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Simulation of Natural Gas Saving Through Foam Light WeightT Concrete Utilization in Residential Buildings

Author(s): S. Babaee | M. R. Sabour | H. Kamalan

Journal: Iranian Journal of Environmental Health Science & Engineering
ISSN 1735-1979

Volume: 8;
Issue: 4;
Start page: 337;
Date: 2011;
Original page

Keywords: Foam Lightweight Concrete (FLC) | Thermal Transmittance | Gas Consumption | Building Height | Carbon Dioxide Emission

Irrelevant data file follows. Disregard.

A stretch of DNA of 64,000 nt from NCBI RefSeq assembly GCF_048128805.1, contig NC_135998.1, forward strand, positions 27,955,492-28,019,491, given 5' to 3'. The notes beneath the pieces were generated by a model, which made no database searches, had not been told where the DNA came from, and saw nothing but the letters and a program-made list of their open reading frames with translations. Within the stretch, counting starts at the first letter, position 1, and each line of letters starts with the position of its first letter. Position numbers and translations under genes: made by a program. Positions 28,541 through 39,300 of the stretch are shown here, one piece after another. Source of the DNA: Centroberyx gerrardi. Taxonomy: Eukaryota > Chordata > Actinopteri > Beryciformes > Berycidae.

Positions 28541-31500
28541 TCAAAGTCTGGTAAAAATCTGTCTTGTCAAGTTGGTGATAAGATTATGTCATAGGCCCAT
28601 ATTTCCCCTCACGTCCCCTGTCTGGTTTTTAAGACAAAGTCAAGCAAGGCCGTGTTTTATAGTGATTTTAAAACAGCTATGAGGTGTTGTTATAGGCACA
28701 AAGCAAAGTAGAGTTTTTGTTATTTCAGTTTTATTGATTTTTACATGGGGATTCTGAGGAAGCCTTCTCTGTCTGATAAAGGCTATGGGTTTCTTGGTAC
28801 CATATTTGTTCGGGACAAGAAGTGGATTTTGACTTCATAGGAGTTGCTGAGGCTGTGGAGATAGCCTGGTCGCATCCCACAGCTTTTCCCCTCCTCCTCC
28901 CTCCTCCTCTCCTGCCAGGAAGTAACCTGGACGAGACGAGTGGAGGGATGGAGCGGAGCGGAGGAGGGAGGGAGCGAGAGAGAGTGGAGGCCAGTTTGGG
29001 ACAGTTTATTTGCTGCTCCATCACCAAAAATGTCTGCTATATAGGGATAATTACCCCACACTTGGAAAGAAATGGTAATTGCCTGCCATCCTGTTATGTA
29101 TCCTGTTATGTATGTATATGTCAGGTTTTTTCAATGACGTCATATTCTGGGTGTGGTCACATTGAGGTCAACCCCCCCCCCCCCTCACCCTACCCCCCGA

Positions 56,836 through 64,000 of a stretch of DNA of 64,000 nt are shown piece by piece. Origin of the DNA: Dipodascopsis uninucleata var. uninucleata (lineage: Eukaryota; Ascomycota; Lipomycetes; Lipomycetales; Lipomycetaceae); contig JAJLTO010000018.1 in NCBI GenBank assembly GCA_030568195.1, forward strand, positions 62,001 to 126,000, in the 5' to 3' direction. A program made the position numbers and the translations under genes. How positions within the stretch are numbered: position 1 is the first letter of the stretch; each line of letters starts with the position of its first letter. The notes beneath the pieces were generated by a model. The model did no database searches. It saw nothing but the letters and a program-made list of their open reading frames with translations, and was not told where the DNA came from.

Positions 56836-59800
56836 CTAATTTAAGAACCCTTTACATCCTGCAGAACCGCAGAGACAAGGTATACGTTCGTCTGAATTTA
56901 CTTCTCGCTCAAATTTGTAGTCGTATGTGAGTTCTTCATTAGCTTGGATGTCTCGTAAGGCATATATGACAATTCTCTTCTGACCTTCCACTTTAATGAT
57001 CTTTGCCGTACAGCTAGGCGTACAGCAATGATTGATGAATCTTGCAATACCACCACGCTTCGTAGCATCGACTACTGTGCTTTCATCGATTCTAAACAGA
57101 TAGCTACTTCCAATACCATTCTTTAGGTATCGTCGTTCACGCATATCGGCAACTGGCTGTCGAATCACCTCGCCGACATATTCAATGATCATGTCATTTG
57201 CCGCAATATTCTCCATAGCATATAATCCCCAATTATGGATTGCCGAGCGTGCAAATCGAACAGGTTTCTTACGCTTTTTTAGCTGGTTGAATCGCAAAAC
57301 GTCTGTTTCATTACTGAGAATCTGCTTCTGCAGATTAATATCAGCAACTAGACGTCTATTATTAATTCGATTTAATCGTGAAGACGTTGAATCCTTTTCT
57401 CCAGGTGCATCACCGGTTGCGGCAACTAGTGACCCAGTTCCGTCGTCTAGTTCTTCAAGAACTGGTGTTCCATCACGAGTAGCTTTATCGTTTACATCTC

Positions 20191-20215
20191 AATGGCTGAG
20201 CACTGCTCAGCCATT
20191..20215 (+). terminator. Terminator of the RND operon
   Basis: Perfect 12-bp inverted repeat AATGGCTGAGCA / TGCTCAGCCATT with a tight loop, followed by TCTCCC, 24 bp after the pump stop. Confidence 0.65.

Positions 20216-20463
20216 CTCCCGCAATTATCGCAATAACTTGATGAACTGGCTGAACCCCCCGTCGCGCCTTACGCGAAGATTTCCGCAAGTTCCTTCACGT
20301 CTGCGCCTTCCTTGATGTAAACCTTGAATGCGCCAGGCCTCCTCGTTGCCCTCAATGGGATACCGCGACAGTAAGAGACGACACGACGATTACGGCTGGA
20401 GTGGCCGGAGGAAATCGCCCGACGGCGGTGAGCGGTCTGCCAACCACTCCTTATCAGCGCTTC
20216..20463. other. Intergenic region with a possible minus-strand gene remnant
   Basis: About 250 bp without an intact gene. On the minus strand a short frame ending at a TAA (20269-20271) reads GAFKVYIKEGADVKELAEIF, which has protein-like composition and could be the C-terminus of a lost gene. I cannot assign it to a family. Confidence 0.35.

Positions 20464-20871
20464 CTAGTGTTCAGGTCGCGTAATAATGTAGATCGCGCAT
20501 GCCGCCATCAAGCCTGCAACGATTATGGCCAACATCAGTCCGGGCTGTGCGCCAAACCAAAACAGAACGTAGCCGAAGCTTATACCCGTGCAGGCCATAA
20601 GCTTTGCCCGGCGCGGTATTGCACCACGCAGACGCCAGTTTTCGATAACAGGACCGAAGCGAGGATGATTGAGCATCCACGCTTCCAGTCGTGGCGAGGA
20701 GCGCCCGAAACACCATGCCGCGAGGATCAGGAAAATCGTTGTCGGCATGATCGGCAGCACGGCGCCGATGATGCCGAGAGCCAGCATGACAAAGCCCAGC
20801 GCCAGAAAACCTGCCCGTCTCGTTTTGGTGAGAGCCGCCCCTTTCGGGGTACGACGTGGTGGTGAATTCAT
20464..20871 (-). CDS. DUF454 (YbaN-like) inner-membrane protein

Heat loss through walls in houses is remarkable and it shares about 25% of total loss. Utilizing Foam Lightweight Concrete (FLC) block in walls may lead to reduction in both gas consumption and greenhouse gas emissions. This is due to heat insulation property of the block and consequently less energy consumption. The main objective of this research was to investigate how FLC block can save natural gas usage within building envelop. A typical residential building was simulated for pressed brick, terra-cotta block, 3D panel, and FLC block by utilizing Behsazan software. Afterwards, building gas consumption and relevant carbon dioxide emissions were compared for abovementioned wall materials, while the building area was constant and its height was variable. Results showed that annual gas reduction attributed to utilizing FLC block walls with different heights varies from 25.7% to 30.6% and from 18.5% to 23.3% in comparison with pressed brick and terra-cotta block walls, respectively. This reduction for 3D panel walls was about 4.6%. Moreover, CO2 emission reduction depending on the number of floors for FLC block walls with pressed brick, terra-cotta block, and 3D panel walls were equal to 20.8 to 24, 15 to 18.3, and 3.4 to 3.8 kg CO2/m2, respectively.
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